Friction Stir Welding, Plunge Depth Control, High strength steel -- Welding
Friction stir welding is a preferred solid state welding process for Al/Fe joints, and in friction stir lap welding, the plunge depth is the most critical parameter for joint strength. We compared three plunge depth control methods, namely conventional position control, offset position control, and deflection compensation control in the friction stir lap welding of 3 mm-thick Al 5083-O alloy over 1.2 mm-thick DP 590 steel. The desired plunge depth was 0.2 mm into the steel sheet. However, the pin did not reach the steel surface under conventional position control due to deflection of the vertical axis of the welding system. In offset position control, an additional offset of 0.35 mm could achieve the desired plunge depth with considerable accuracy. Nevertheless, a gradual increase of the plunge depth along the longitudinal direction was unavoidable, due to an in-situ decrease of the material yield strengths. In deflection compensation control, the deflection is estimated by the coaxially measured plunging force and the force-deflection relationship, and then corrected by feedback control. Thus, the plunge depth is stabilized along the longitudinal direction and is precisely controlled with a 3.3-μm standard deviation of error during the tool traverse phase. There is also a consistent bias of 32 μm caused by the resolution of the measuring system, and it can be easily calibrated in the feedback control system.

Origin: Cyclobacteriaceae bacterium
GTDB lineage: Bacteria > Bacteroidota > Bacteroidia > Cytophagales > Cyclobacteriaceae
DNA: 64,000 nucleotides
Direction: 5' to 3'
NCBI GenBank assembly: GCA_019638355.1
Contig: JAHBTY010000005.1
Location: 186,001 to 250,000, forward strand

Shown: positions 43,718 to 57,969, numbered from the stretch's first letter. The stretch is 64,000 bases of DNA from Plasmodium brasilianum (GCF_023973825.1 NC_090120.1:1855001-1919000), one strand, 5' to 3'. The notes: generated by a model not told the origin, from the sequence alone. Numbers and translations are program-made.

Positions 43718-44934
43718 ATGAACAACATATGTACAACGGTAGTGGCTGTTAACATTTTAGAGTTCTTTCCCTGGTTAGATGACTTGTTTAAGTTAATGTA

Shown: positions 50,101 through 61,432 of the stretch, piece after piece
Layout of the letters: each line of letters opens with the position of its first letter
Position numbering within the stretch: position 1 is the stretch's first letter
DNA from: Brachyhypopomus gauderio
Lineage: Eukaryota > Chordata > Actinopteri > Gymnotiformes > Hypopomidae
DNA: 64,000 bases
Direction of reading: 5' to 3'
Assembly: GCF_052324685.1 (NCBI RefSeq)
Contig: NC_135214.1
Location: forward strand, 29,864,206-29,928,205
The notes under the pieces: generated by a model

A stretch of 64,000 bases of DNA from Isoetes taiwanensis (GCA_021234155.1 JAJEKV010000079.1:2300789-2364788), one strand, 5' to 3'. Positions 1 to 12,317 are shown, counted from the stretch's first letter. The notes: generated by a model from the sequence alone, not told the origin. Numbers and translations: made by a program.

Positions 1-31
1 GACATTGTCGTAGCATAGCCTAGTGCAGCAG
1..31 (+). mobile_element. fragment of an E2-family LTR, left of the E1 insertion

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Yoon, J., Kim, C., & Rhee, S. (2019). Performance of Plunge Depth Control Methods During Friction Stir Welding. Metals, 9(3), 283.